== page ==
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Light rail expansion on the line

Houston Chronicle
by Stewart M. Powell and Chris Moran

WASHINGTON — Republican conservatives on Capitol Hill are threatening to chuck a federal mass transit program that promises at least $900 million for Houston Metro — a move that could dramatically curtail plans to expand light rail with the Southeast and North lines.

The House could vote as soon as mid-February on a plan by the conservative House Republican Study Committee to end the 35-year-old Federal Transit Administration’s “New Starts” program,” which pours $2 billion-a-year into urban transit projects such as Houston Metro’s bid to complete five light rail lines across the 579-square-mile city of 2.3 million.

Many Republican deficit-hawks see those costly projects as perfect targets for large savings.

Indeed, Houston Metro is caught in a political squeeze that suddenly endangers projects in dozens of metropolitan areas. The reason: Republicans elected from suburban and rural congressional districts are targeting federal mass transit programs that traditionally benefit Democratic metropolitan congressional districts on the West and East Coasts.

Officials’ assessments of the potential threat to Houston Metro appear to depend on their proximity to Capitol Hill. George Greanias, Metro’s CEO and president, sees talk of spending cuts as little more than speculation.

“No one has come to us and said we need to rethink what we’re doing,” says Greanias.

The Metro board has underscored its faith in continued federal investments with a recent decision to ramp up spending on rail expansion from $143 million to $345 million this year.

Even so, with Republican budget-cutters ascendant in Congress, uncertainty has prompted Metro officials to map out Plan B.

If cutbacks occur …

The Metro board has just hired the C2 Group, a lobbying firm adept at pitching mass transit to members of Congress. If Republican cutbacks prevail, Metro has plans to buy only 29 of 105 planned rail cars and to abandon the North and Southeast lines, completing only a half-mile stretch of the Southeast line linking the East End and Main Street lines.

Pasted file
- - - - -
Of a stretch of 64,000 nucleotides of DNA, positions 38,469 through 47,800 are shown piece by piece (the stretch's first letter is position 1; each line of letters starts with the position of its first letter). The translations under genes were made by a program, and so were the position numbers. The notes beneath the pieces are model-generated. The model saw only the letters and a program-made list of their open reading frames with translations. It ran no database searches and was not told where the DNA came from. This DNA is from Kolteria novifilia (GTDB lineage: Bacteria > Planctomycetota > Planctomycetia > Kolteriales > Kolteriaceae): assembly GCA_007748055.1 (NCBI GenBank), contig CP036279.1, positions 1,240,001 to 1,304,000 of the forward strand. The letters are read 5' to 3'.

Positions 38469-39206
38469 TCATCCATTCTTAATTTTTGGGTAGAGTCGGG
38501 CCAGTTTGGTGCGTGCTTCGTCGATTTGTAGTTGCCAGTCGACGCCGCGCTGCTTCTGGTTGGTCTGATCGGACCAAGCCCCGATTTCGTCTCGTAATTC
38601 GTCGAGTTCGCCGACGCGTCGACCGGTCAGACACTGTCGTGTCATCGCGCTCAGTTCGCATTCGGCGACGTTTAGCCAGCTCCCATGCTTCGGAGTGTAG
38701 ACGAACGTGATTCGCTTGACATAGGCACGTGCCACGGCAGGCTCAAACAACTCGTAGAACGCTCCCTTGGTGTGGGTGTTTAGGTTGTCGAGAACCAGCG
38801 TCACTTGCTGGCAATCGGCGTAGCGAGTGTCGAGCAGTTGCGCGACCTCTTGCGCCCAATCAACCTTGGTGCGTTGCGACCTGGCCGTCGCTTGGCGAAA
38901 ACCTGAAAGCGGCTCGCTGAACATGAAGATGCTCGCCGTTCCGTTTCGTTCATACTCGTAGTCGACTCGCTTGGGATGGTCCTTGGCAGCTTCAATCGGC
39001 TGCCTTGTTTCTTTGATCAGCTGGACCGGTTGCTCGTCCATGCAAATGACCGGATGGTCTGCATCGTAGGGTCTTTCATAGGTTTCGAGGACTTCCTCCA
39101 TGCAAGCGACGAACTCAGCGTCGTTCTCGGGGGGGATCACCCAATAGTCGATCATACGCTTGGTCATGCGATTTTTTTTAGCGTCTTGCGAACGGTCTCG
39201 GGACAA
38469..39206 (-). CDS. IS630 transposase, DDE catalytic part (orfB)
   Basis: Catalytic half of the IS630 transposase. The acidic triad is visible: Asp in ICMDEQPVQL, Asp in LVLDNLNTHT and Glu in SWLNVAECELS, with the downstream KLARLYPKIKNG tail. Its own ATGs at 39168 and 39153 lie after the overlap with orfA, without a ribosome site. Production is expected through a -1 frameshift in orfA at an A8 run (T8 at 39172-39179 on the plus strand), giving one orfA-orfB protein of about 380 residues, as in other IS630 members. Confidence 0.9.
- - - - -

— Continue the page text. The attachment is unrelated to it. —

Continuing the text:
“I certainly know the popularity of Metro in Houston and the importance of investing in transportation infrastructure,“ says Sen. John Cornyn, R-San Antonio, a member of the Senate Budget Committee. “But at the same time, we have to say there’s no money left. Everybody is going to have to suffer a little pain to get the country back on a sound financial footing.”

Houston Mayor Annise Parker said she remained confident the federal government would enable her to fulfill the commitment to Metro expansion made by predecessors.

“We believe that Congress would not act in bad faith for cities - not just Houston but cities across the country - that have expended funds with the expectation that those funds would be reimbursed,” Parker said.

Metro also was counting on another $740 million from the FTA program for future development of the University line.

“Cuts in federal transportation spending are on the way,” says Joshua Schank, director of transportation research for the Bipartisan Policy Center, a think tank created by four former Senate majority leaders. “Historically there have been few partisan battles over transportation, but that’s changing - and not everyone realizes it.”

Proposed cuts

The conservative blitzkrieg apparently has caught locals by surprise. Not a single mayor or local official from across the country has called to lobby or complain, says Brian Straessle, spokesman for the conservative caucus that has mapped $60 billion in proposed cuts from mass transit, high speed rail and Amtrak as part of $2.5 trillion in proposed federal savings over the next decade.

“It’s certainly something in a Republican-driven Congress that could easily happen,” says former Harris County tax assessor Paul Bettencourt, a Metro critic.

Obama’s National Commission on Fiscal Responsibility and Reform, which includes Republicans and Democrats, has already called for limiting spending on mass transit and highways to money raised by a 15-cent hike in federal per-gallon gasoline taxes as part of $4 trillion in savings over the next decade.

Lawmakers react

Houston-area Democrats on Capitol Hill are viewing the potential budget cuts with concern. Rep. Gene Green, D-Houston, a veteran insider first elected in 1992, sees the administration’s decision last month to invest $50 million in the North and Southeast corridor projects as giving momentum to Houston Metro.

“I would hope that my Republican colleagues would agree that light rail transit is a valuable investment in the Houston-area, and that stopping mid-project when millions in taxpayer dollars have already been invested does more harm than good,” Green said.

Rep. Sheila Jackson Lee, D-Houston, has appealed to Obama in a personal letter, urging him to “carefully examine” funding for Houston’s light rail projects that transport employees of 26 Fortune 500 companies and 3,000 other Houston firms engaged in business in 200 countries worldwide. “These projects exemplify urban mobility, jobs, economic prosperity, energy independence and sustainable growth for our city,” Jackson Lee wrote the president.

Rep. Jim Jordan, R-Ohio, chairman of the Republican Study Committee that includes 22 Texas Republicans, has insisted that “everything” has to be on the table to drive the spending down, saying “The only way to tackle our deficit is to cut excessive spending wherever we find it.”

Reporter Brad Olson contributed to this report.

To view original story http://www.chron.com/disp/story.mpl/metropolitan/7405294.html

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